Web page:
For a clear portrayal of the brutality of standard factory farming, watch Meet Your Meat.

As outlined in the documentary Food Inc., increasingly strict laws are being passed in the States that make it illegal for consumers to view the conditions of factory farms owned by large corporations, like Monsanto.  The fact that government-backed laws can be implemented that block us from viewing the food we are putting into our bodies epitomizes the misconstrued realities of the modern food industry.

This movement is hot hot hot and we’re bring it to Victoria, baby!

For my PR and Marketing class my team is currently putting together a PR campaign to promote Meatless Mondays here in Victoria.  Although this started as a hypothetical campaign, we are now in touch with Trevor Murdock of Vancouver Island Vegetarian Association, who is planning to actually get the campaign going here in the city!  I had the opportunity to talk about Meatless Mondays on CFUV’s Break’in Ice: The Climate Change Reality Radio Show, with Richard Habgood and Brian Gordon.  There should be a podcast of the show out soon.  If any city in Canada is going to be a Meatless Monday city it should be Victoria.  We can be leaders in health promotion here on the West Coast and increase our notoriety as a forward-thinking and green city.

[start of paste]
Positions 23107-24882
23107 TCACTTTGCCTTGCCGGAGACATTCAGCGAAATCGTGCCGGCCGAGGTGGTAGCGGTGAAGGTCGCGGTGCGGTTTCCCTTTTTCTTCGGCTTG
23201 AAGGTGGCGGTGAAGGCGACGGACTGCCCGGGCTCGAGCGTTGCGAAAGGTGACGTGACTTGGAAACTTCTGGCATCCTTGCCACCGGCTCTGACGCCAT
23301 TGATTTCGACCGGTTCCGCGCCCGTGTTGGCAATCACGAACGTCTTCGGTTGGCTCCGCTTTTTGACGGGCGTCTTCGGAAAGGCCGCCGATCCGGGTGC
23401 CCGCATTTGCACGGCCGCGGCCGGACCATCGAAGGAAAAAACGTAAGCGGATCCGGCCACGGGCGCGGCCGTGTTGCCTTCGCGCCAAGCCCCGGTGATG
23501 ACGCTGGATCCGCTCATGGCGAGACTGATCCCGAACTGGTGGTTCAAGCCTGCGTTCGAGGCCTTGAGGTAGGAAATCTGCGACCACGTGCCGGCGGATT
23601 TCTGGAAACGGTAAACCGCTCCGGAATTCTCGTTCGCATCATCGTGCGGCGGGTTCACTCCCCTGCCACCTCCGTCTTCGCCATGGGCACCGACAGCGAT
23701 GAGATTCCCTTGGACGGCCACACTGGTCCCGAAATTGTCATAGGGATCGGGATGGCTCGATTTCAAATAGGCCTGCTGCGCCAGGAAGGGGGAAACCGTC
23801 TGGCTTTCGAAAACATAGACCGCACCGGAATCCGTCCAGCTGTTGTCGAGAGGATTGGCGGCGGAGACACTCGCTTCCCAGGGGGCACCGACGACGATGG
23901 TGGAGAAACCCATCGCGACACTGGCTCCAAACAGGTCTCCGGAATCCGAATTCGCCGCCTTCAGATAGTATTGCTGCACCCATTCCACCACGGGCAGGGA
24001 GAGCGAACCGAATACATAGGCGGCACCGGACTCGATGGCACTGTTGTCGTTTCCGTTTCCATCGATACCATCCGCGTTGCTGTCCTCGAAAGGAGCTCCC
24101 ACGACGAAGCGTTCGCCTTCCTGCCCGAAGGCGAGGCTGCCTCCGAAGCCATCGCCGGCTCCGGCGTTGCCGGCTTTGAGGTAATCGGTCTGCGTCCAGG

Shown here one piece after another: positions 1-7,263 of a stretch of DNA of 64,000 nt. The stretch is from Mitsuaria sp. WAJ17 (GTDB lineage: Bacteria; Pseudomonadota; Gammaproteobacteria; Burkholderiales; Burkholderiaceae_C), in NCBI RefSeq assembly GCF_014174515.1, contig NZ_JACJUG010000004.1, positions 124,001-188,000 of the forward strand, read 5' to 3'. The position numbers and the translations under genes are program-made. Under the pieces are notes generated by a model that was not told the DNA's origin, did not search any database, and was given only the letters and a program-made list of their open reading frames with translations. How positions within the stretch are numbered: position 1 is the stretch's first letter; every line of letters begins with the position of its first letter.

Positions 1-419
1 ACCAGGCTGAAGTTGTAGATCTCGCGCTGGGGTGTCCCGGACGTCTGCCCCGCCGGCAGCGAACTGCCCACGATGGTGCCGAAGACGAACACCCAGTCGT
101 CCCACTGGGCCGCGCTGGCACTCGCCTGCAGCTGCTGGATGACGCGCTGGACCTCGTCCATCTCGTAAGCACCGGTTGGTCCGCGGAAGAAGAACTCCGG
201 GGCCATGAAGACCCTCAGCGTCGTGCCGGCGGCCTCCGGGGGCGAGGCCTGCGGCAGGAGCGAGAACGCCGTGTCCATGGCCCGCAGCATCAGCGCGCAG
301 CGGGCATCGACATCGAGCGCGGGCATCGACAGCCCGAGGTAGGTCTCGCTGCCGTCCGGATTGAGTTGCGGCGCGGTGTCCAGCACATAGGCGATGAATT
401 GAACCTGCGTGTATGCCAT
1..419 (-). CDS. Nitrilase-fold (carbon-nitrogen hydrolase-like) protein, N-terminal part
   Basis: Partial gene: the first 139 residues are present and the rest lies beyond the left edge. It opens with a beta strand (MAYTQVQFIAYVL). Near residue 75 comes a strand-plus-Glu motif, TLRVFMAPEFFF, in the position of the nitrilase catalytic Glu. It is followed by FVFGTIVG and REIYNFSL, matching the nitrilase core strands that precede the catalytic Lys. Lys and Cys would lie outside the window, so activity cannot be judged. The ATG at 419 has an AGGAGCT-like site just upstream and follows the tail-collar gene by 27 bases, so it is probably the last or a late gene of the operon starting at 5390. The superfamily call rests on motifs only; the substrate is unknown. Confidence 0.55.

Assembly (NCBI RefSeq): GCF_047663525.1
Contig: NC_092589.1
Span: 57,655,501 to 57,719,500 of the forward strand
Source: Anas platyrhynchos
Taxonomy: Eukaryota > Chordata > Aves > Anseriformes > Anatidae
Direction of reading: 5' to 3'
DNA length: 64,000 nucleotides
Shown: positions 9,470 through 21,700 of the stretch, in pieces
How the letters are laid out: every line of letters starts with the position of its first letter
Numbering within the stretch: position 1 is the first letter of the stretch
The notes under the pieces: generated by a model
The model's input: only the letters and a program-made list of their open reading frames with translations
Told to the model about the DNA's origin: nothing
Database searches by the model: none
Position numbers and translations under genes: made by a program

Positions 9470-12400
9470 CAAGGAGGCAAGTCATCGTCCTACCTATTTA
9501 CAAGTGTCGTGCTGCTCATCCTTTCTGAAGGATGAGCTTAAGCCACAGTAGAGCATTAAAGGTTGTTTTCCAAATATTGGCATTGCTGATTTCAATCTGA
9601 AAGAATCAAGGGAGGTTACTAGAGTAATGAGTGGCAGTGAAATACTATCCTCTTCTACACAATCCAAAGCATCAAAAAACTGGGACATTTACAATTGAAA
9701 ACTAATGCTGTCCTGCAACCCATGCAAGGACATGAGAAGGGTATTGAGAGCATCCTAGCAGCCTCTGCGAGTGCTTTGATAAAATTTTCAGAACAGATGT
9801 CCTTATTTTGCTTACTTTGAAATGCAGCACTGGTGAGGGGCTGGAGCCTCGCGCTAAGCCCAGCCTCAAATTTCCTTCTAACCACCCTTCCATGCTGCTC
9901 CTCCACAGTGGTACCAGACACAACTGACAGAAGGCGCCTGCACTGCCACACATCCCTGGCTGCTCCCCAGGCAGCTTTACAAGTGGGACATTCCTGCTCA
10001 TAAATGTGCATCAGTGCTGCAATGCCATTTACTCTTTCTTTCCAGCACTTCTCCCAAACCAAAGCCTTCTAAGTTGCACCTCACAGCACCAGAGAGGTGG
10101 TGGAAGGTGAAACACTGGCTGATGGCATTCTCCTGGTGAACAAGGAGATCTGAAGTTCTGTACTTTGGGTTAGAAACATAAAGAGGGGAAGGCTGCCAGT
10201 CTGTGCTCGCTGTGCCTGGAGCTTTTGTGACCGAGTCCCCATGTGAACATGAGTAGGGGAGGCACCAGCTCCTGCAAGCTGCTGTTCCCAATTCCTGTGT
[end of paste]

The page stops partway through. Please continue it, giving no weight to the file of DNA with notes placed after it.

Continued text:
Cutting meat out of your diet one of the seven days a week isn’t the biggest deal